Combat Zone: True Tales of GI’s In Iraq – Karl Zinsmeister

Karl Zinsmeister was a journalist embedded with a U.S. regiment during the Iraq war. This graphic novel is adapted from the books and newspaper columns he wrote during that time.

If this was a work of fiction it would be great. There are charming characters, realistic dialogue, tension and drama, clear cut heroes and villains and a happy-ish ending. Because this is supposed to represent fact it is a very dangerous text.

The Americans are quite clearly the good guys. Lots of emphasis is put on the rules of engagement and the extraordinary lengths the military goes to to avoid civilian casualties and property damage. Equally prevalent are the tales of cowardly acts perpetrated by the people who had their country invaded who clearly deserve to be killed.

If you put a journalist in a military unit it stands to reason you will choose your most sensible one and tell everyone to be on their best behaviour. You would probably pick a person sympathetic to your cause too. There is always the possibility that Zinsmeister didn’t witness any US atrocities, civilian casualties, friendly-fire incidents, cultural insensitivity, looting and profiteering, or anything else that has happened in every war since time began. Or it might be with a strict brief and limited page count he chose to leave them out.

This isn’t journalism here. This is a lovely feel good piece about the way wars should be fought and the wholesome, lovable, well-rounded people we would choose to fight them – assuming we need to fight wars at all obviously. There is no objectivity here.

Most of the violence happens off screen apart from the final few pages and only two Americans died. The faceless, nameless, evil enemy remain such and get no humanising treatment. This isn’t Platoon with a war is hell message, or even Band of Brothers. Everyone seems to be having a lot more fun, and smiling, and telling stories than you would think during a war.

There is tech on show, new words to acquire, procedures to observe and other things to learn. There is an unexpected mention of the CIA and their role too. The art is good with explosions and action making for prime visual candy. Ultimately this is a dumbed down feel-good piece which is a shame as this doesn’t do justice to the stories of the men who are actually getting shot at and risking not coming home to their loved ones. TV programmes such as Over There did a fine job of exposing the broader picture and emotional issues of this conflict. This could have gone so differently and so it gets the No Thumbs!

153/212.

Tomorrow: Usagi Yojimbo: Volume 1- Ronin  – Stan Sakai

Welcome to the month five roundup. (Please make it stop now!)

This month we had no Thumbs Down titles again. I will have to find a barrel to scrape.

We had four No Thumbs titles. Quite a lot really.

Mercedes – Mike Friedland

CSI: Intern at Your Own Risk – Sekou Hamilton

The Pitt – John Byrne & Mark Gruenwald

Combat Zone: True Tales of GI’s In Iraq – Karl Zinsmeister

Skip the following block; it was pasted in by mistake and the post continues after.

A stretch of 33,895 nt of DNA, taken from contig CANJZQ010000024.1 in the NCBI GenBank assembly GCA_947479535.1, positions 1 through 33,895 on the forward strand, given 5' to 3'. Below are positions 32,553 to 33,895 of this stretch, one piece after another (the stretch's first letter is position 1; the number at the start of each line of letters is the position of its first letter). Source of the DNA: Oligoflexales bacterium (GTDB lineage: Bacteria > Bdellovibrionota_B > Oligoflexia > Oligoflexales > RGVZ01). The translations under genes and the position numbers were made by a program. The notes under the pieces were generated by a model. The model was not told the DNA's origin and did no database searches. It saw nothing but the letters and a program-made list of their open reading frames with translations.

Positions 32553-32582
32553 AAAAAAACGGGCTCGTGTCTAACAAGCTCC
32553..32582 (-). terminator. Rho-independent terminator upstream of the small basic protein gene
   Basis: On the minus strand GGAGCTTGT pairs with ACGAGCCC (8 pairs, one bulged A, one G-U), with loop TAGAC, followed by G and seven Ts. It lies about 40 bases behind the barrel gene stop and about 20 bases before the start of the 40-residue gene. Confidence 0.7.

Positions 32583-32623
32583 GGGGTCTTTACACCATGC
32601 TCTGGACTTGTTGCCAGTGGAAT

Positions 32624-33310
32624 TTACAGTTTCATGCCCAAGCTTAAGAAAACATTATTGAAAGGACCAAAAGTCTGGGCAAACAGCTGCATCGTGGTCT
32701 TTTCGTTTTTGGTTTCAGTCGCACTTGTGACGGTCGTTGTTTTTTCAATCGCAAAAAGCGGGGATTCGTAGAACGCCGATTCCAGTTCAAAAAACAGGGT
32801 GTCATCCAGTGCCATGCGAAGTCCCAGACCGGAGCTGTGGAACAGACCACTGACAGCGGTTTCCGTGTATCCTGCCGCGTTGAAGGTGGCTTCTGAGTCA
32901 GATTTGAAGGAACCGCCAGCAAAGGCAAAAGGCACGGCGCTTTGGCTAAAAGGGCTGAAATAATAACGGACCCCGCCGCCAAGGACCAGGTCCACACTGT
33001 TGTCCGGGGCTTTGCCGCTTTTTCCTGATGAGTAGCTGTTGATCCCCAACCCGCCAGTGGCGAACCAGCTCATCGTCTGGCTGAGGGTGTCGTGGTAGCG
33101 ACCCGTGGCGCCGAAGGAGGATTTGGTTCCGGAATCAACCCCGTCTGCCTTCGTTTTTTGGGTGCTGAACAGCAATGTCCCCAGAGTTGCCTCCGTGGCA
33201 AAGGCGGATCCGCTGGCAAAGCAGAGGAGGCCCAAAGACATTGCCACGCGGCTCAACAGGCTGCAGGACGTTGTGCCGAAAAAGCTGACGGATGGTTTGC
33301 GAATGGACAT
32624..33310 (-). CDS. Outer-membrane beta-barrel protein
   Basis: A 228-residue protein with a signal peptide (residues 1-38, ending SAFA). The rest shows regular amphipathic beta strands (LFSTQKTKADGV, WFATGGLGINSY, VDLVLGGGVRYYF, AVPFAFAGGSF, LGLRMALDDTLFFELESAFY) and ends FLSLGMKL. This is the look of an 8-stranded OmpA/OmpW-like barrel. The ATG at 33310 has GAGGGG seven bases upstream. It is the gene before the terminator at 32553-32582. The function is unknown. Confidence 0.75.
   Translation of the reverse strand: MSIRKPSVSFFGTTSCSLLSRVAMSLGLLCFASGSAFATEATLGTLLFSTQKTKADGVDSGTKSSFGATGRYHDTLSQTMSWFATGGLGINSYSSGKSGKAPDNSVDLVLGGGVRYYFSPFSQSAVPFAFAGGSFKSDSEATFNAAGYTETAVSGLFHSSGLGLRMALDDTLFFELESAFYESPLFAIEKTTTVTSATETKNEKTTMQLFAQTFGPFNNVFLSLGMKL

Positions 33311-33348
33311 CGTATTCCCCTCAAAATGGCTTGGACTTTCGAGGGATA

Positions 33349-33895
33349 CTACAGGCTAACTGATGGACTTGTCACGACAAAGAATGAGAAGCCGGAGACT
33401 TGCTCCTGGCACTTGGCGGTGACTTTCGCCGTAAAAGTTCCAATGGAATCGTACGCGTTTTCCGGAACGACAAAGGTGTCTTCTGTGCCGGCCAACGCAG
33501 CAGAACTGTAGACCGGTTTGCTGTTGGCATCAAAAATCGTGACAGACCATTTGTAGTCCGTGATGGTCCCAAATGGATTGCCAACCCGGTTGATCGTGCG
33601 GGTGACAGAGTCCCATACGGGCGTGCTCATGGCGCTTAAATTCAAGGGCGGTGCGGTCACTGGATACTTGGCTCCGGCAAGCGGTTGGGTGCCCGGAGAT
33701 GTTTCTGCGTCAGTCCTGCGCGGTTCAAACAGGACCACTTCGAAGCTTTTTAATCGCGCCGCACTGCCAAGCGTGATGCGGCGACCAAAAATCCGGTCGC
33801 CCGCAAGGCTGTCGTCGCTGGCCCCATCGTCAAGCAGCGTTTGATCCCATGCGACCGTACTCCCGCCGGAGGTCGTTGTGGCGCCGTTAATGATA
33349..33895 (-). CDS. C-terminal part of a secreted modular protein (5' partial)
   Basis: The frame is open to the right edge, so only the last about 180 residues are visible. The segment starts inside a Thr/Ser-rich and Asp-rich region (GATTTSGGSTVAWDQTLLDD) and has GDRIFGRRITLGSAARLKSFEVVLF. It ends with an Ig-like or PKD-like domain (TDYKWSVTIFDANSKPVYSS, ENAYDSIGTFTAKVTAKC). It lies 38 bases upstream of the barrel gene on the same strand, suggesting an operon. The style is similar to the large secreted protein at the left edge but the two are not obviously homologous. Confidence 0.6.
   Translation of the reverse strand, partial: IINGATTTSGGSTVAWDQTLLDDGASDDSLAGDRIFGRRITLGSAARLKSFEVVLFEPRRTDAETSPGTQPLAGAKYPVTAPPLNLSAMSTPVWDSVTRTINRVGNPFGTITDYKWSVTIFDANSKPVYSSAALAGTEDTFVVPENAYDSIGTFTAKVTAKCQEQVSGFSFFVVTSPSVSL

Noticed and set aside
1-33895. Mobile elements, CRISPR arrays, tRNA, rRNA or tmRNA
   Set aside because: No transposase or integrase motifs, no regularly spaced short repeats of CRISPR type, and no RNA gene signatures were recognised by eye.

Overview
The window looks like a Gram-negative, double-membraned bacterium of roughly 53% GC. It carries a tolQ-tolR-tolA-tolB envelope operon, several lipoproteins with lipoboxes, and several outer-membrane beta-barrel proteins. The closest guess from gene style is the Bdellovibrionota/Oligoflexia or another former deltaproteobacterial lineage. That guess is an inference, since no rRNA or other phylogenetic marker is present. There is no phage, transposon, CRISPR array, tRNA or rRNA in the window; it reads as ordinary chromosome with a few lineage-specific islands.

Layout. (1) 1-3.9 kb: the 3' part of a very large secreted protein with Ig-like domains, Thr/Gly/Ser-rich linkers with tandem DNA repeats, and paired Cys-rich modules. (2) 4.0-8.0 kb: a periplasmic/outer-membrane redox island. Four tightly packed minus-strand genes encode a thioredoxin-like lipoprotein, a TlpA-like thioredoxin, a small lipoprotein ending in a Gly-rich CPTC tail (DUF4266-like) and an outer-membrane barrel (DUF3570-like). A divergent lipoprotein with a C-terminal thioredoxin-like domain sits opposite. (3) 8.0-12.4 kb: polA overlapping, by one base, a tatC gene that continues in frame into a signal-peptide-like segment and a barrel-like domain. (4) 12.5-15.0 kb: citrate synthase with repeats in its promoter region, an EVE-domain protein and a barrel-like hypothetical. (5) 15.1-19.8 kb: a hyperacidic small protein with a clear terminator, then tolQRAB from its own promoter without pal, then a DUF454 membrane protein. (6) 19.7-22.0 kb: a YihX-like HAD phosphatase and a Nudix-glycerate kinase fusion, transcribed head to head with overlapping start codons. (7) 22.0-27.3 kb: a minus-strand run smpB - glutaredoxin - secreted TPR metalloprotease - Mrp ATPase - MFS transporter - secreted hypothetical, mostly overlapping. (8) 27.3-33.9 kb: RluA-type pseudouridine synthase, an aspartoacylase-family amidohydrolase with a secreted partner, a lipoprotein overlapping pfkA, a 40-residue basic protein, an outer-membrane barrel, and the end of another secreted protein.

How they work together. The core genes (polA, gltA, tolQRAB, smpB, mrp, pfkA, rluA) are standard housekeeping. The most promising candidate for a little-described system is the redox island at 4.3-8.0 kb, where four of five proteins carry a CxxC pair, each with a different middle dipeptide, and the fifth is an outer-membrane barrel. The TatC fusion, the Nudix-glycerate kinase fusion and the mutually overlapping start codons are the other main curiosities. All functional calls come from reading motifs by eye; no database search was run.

We had twenty-one Thumbs Up titles.

The Walking Dead Volume 1: Days Gone Bye – Robert Kirkman

The Walking Dead Volume 2: Miles Behind Us – Robert Kirkman

The Walking Dead Volume 3: Safety Behind Bars – Robert Kirkman

The Walking Dead Volume 4: The Heart’s Desire – Robert Kirkman

The Walking Dead Volume 5: The Best Defence – Robert Kirkman

The Walking Dead Volume 6: This Sorrowful Life – Robert Kirkman

The Walking Dead Volume 7: The Calm Before – Robert Kirkman

The Walking Dead Volume 9: Here We Remain – Robert Kirkman

The Walking Dead Volume 10: What We Become – Robert Kirkman

The Walking Dead Volume 12: Life Among Them – Robert Kirkman

The Walking Dead Volume 13: Too Far Gone – Robert Kirkman

The Walking Dead Volume 14: No Way Out – Robert Kirkman

The Walking Dead Volume 15: We Find Ourselves – Robert Kirkman

The Walking Dead Volume 16: A Larger World – Robert Kirkman

The Hedge Knight – George R. R. Martin

Morning Glories: Volume One – Nick Spencer

Morning Glories: Volume Two – Nick Spencer

Drafted – Mark Powers

Hellgate London – Ian Edginton

Geoffrey the Tube Train and the Fat Comedian – Alexi Sayle

The Last Winter – Larry Fessenden

This month we had six Double Thumbs Up titles, I think that’s a record!

The Walking Dead Volume 8: Made to Suffer – Robert Kirkman

The Walking Dead Volume 11: Fear the Hunters – Robert Kirkman

Morning Glories: Volume Three – Nick Spencer

Midnight Nation – J. Michael Straczynski

Nextwave: Agents of H.A.T.E. – Warren Ellis

The Originals – Dave Gibbons

It has been an interesting month with one amazing series and some outstanding stand-alone titles.

My star was The Walking Dead series and probably Morning Glories too. I am desperate for the next volume of that I can tell you. Special mention goes to J. Michael Straczynski’s introduction on Midnight Nation. Profound.

See you next month, and I haven’t found any Olympic titles so if you have any suggestions…

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The Originals – Dave Gibbons

Dave Gibbons drew and co-created the landmark Watchmen with Alan Moore. But as this book shows he is so much more than that legacy. This is Quadrophenia – almost to a T – but with hover scooters. In a retro-futuristic world one young man’s life changes forever in a touching and sincere coming of age story. Everything about this is perfect. The storytelling, the drama, the invented youth-speak, and the wonderful art.

You would class the drawing as black and white but I have never seen so much depth in grey before. Although the character’s faces are quite simple there is a lot of expression and emotion conveyed. It’s not just the wonderfully rendered panels that are perfect but even the space in between. The pages are matt black and the generous margins really focus your attention. Often narration will appear as white text in the margins and it so much more effective and atmospheric than if it were traditional white on black.